But there are other differences to consider. While Title VII prohibits “disparate impact” discrimination, Section 1981 does not. If the Yarbrough Plaintiffs’ claim was that a particular policy of Glow Networks that was neutral on its face had a disparate impact on African or African American employees, that claim would fail under Section 1981, which prohibits “intentional” discrimination.” To assert a claim under Section 1981, plaintiffs need not file a complaint with the Equal Employment Opportunity Commission (“EEOC”). The statute of limitations for a Section 1981 claim is four years. And, of course, Section 1981 only applies to race or ethnicity, while Title VII applies to a wider range of protected classes. Finally, a plaintiff cannot assert a Section 1981 claim even if the employer has fewer than fifteen employees, as is required to state a Title VII claim.

Yarbrough represents a lesson in choosing the proper cause of action in a race discrimination case. The longer statute of limitations and the ability to proceed directly to court without filing a claim with the EEOC are attractive elements, but such a plaintiff will give up disparate impact claims. Under 42 U.S.C. § 1981a(a), compensatory and punitive damages are not available for disparate impact claims. For such cases, a plaintiff could carefully plead both disparate impact claims under Title VII and intentional discrimination claims under Section 1981. The Yarbrough Plaintiffs chose to proceed under Section 1981 alone, allowing them to avoid statutory damages caps, or any argument that Title VII, rather than Section 1981, applied to their claims.
There are lessons for employers as well. Although the Title VII statute of limitations for filing with the EEOC may have passed, a tardy plaintiff may still have a remedy under Section 1981. Further, while there are technical and substantive evidentiary burdens for plaintiffs in race discrimination cases, there are cases where the level of conduct and the employer’s refusal to address it will outrage a jury. The Yarbrough plaintiffs alleged a pattern of continued conduct and retaliation, even after complaints from employees and their managers, that clearly impacted the jury’s assessment of damages. Disregard of employee complaints is a recipe for a bad outcome, even where the disregard was not intentional. Retaliation cases continue to be the most frequently asserted cases before the EEOC, and are available even if the discrimination claims fail as a matter of law. Employers must ensure meaningful complaint and remediation procedures, and that such complaints are taken seriously. Employers should conduct investigations in a professional manner, led by an uninterested party. Plaintiffs’ response to summary judgment indicates that a human resources manager at Glow Networks claimed to have investigated the claims “internally” but that no details were provided. One can imagine a different outcome of this case if Glow Networks had conducted an investigation and documented the results.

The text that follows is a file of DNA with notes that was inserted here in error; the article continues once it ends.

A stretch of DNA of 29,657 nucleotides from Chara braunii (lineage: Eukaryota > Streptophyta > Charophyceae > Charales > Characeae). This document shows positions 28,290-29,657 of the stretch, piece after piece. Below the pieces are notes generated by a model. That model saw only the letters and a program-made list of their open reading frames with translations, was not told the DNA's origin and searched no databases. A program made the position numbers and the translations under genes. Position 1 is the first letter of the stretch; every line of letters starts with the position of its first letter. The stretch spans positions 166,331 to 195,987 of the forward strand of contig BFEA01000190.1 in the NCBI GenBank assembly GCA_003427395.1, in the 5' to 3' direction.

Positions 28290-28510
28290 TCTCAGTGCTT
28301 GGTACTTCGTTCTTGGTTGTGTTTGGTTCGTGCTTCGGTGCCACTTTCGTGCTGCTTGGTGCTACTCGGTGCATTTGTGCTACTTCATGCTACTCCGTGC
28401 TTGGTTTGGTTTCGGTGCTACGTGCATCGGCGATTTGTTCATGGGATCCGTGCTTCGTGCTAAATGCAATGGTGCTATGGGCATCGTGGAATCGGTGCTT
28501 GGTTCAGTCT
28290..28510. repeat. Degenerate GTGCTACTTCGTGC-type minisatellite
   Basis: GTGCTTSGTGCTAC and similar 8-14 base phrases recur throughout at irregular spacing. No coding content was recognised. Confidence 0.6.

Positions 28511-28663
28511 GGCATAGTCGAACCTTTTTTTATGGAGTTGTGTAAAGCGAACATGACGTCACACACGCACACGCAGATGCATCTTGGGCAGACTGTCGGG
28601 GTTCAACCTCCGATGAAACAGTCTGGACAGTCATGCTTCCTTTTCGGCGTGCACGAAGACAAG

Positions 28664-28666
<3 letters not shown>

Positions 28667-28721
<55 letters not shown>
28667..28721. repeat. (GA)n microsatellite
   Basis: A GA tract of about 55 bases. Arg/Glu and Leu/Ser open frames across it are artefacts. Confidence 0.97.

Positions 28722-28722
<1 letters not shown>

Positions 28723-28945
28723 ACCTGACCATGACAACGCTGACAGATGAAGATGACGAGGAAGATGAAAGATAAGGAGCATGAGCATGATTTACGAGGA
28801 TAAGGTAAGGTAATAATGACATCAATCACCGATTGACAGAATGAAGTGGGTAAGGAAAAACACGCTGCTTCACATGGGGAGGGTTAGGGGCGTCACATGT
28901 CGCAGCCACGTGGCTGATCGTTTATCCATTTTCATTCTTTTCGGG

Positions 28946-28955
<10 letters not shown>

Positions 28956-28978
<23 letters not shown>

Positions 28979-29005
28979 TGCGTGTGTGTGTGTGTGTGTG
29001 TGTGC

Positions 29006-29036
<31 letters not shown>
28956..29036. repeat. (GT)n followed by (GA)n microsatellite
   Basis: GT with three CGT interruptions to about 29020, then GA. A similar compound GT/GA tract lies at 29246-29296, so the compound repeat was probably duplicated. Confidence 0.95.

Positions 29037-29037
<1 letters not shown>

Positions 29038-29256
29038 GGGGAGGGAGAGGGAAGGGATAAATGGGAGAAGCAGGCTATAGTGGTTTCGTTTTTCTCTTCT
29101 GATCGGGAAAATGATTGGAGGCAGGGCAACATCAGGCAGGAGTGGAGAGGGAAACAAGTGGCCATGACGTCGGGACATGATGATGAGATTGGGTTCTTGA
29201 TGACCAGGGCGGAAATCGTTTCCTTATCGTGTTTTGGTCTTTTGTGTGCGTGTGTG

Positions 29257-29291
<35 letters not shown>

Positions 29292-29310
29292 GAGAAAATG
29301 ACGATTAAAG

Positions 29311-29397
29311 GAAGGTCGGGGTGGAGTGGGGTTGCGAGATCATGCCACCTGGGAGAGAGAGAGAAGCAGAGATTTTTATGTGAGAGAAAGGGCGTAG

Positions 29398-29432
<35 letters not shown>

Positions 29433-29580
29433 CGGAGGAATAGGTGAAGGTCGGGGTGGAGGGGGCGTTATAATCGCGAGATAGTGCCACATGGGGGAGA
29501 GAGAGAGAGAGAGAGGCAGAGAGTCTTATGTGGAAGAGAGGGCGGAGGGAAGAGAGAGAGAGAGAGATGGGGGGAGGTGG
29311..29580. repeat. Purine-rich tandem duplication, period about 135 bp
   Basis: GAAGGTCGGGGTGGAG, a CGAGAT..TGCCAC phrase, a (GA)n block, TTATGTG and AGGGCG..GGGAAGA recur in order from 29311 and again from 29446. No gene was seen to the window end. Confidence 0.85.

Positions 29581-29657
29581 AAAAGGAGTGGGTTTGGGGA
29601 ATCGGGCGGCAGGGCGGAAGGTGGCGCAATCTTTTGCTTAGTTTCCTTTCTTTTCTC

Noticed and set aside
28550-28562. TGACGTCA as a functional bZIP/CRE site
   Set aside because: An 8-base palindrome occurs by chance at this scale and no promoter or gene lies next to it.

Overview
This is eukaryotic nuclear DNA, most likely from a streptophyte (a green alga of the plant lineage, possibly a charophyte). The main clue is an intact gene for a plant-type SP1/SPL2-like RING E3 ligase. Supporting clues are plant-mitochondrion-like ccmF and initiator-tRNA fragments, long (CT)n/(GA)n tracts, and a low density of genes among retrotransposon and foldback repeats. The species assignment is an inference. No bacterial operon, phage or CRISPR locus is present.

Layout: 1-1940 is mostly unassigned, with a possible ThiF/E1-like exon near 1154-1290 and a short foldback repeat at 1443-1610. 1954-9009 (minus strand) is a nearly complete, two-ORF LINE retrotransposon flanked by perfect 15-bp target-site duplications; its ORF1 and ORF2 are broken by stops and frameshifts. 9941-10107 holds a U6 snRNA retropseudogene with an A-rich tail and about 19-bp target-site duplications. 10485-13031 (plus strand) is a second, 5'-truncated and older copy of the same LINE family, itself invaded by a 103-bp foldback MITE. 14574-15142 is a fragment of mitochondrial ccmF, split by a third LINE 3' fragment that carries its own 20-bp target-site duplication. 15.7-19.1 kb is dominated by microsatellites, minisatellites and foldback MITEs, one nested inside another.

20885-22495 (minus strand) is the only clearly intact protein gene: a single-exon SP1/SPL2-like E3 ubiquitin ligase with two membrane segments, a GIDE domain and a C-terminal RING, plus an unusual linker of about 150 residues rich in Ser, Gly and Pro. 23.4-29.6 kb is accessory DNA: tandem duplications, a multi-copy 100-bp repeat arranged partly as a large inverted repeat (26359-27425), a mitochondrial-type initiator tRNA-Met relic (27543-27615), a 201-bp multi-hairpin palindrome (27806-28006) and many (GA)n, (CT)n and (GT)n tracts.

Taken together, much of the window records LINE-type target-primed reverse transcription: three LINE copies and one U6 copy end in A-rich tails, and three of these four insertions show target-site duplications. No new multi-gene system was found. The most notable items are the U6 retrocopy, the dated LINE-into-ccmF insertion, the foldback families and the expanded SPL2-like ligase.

The result in Yarbrough v. Glow Networks is instructive for plaintiffs and employers alike. For plaintiffs, the choice of remedy can have a powerful impact on the outcome of a case. The verdict is likewise a reminder that an employer cannot just rely on short statutes of limitations and damages caps to limit exposure, and that the best course is to establish and maintain a meaningful complaint and remediation procedure.